Growing up, Barry Zito’s dad, Joe, was a talent manager who at one point was the bandleader for Nat King Cole. His mom pastored and cofounded a new age church. Joe could see early on that Barry was gifted at baseball. Every day of the year, except sick days and holidays, Joe would spend two hours with Barry practicing his pitching. “Dad spared no expense or energy to get the best of whatever I needed to improve at baseball,” recalls Barry.
At a young age, Barry’s identity as a person was fused with his identity as a baseball player. Joe unknowingly cemented into Barry’s brain that he was only worthy of love and acceptance when he performed well on the mound. His self worth became directly connected to his pitching performance.
In high school, as an escape from the pressure of sports, Barry began doing drugs. He smoked pot for the first time when he was fourteen and then progressed to LSD, mushrooms, cocaine, and even crystal meth. He craved freedom outside his disciplined baseball life and began to hang out with the wrong crowd.
Although his parents tried to keep him off drugs, Barry continued chasing the wrong things. He began stealing and vandalizing to fit in with what he considered the cool crowd. The spiritual belief (taught to him by his mother and grandmother) that he was ultimately responsible for his own success and happiness began to drive his ego.
In 1996, after graduation, Barry began his baseball career at the University of California in Santa Barbara. Later ,when the pro draft came around Barry was selected with the ninth pick by the Oakland A’s. They offered him $1.59 million as a signing bonus. All his dad’s years of planning and predictions had materialized. With some of the money Barry received from the signing bonus he was happy to help his parents, who had struggled financially for many years, pay off all their debt and then buy his dream car.
In July of 2000 Barry was called up to the big leagues. He began to be aware of his importance and quickly got into a reckless pattern of behavior. Sex, partying, and TV attention would be his lifestyle for years. “I slowly started losing touch with the real world. I was living in a fantasy where people were chanting my name on the field, and girls were fighting for my attention off the field,” recalls Barry.
In 2002 at twenty-four years old Barry was awarded the Cy Young Award (an award given to the most outstanding pitcher in each league of Major League Baseball). He was the fourth youngest player to ever win the award. The reality of baseball success was coming true for Barry and Joe. In 2007, Barry signed a seven-year, $126 million contract with the San Francisco Giants. It was the largest contract ever given to a pitcher at that time. He was at the top of his game.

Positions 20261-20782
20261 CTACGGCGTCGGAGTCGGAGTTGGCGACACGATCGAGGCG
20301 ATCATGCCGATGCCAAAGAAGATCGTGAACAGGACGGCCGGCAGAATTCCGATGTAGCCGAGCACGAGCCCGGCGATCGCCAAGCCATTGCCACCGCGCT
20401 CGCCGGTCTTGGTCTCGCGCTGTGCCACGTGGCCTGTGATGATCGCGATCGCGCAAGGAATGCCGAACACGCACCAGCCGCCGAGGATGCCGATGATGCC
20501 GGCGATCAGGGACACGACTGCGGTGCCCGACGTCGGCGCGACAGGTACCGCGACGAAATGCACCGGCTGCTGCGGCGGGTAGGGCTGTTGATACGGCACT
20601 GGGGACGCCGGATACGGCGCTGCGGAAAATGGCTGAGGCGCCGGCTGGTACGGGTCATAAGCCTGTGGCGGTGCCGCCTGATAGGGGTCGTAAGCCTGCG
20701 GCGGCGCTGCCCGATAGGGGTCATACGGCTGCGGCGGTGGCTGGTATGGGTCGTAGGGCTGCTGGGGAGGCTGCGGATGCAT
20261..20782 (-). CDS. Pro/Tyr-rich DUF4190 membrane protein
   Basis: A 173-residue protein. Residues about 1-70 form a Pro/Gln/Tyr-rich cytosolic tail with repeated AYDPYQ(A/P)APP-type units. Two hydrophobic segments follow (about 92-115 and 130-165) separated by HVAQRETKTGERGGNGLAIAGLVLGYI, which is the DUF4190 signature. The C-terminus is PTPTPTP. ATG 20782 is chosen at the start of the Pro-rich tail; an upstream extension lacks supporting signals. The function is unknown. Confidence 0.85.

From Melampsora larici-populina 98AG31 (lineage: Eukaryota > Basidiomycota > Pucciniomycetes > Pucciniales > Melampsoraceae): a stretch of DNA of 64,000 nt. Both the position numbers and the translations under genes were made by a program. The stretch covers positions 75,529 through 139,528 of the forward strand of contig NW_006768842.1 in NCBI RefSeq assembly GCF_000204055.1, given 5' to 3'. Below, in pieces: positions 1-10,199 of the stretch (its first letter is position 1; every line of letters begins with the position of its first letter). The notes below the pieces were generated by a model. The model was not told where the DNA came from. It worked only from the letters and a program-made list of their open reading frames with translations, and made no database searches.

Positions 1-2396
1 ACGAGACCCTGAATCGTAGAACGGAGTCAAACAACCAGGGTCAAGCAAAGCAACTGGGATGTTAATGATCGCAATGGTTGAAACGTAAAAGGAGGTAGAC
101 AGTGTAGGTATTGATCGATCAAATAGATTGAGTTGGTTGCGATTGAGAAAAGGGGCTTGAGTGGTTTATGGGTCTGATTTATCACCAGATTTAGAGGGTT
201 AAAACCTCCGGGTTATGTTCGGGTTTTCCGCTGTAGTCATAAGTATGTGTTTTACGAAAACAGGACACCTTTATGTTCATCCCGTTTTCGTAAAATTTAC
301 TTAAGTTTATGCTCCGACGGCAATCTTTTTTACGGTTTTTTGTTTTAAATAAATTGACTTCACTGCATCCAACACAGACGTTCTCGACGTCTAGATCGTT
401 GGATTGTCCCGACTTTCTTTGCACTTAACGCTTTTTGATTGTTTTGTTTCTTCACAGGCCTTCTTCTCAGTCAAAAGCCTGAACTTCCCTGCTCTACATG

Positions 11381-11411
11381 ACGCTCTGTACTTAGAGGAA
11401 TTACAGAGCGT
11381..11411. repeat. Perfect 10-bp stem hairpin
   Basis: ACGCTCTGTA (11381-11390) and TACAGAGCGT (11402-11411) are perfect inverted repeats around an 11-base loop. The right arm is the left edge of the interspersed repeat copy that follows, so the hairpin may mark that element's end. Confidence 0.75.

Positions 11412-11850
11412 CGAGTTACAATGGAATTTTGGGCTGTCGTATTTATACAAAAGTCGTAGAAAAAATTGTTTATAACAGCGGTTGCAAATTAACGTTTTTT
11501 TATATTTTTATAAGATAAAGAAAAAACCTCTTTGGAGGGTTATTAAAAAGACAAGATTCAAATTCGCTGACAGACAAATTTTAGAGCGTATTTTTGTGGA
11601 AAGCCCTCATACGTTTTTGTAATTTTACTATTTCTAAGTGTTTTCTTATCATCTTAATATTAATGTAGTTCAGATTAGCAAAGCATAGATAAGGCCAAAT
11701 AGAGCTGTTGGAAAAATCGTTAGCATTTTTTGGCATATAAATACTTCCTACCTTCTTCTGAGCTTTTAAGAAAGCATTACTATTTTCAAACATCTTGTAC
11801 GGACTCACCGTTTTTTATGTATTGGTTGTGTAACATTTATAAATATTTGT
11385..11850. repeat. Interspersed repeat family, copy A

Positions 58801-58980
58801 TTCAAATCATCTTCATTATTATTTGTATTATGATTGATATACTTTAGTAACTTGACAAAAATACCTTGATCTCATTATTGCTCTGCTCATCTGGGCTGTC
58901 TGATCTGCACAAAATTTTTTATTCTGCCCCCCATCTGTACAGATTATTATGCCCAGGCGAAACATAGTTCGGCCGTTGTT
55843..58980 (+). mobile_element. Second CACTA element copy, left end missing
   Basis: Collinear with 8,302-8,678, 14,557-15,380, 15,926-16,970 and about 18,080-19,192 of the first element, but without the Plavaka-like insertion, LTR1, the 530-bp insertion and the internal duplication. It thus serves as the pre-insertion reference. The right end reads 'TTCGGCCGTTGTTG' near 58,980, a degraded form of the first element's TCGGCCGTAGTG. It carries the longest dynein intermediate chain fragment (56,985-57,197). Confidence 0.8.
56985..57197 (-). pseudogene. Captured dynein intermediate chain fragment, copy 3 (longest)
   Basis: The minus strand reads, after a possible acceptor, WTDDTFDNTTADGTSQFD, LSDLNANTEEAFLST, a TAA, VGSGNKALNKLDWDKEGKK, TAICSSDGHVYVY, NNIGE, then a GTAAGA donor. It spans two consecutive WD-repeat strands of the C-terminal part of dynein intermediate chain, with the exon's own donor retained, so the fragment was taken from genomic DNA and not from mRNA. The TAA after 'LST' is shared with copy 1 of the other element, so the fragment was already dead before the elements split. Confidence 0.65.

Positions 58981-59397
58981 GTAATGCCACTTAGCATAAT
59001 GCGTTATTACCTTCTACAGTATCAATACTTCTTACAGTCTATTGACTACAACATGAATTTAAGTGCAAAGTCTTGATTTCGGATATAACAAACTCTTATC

Then in 2008 Barry’s baseball career began tanking. His unpredictability on the mound caused frustration and shame. During this time, he also met his future wife, Amber, who would prove to be a great source of strength and support in Barry’s life.
On the field, fans began turning their back on Barry’s mediocre performance. He was left off the roster for the 2010 playoffs. After the Giants won the World Series he struggled with loneliness and depression. In 2011, things were not looking up for Barry. He had a car accident and suffered a foot injury that would set him back two to three months. He had been searching for answers from self-help books and even a spiritual counselor.
One day, Amber handed him a Bible and told him that this book was what he needed. Interestingly, Barry had started attending the team’s Bible studies and asking the team chaplain questions about Christianity. He was so desperate for answers he began reading the Bible. After a few weeks Barry said the prayer of salvation and accepted Christ as his Savior. Immediately he felt a change in himself. “After the many years of doing all I could to find something real, now Someone had come to me and taken over my life,” shares Barry. He knew that he had found the answer for his life. He proposed to Amber and they married in 2012.
After Barry’s ankle healed, he returned to the team. This time he stayed in God’s Word and focused on honoring God’s gift by doing the best he could on the mound. His best year as a Giant was in 2012. He won fifteen games, lost eight and posted a 4.15 ERA. Barry was an integral part of his team going to the playoffs and winning the World Series. The fans and team were supportive of Barry once again. “Experiencing success without shouldering the weight of all the credit and instead giving it to Him was such a liberating paradigm shift,” shares Barry. In the summer of 2013, Barry called Joe to see what he thought about him retiring. Surprisingly, his dad gave him his blessing to do what he wanted. A few weeks later, on June 19, 2013 Joe died.
After fifteen seasons in the Major Leagues Barry retired in 2015.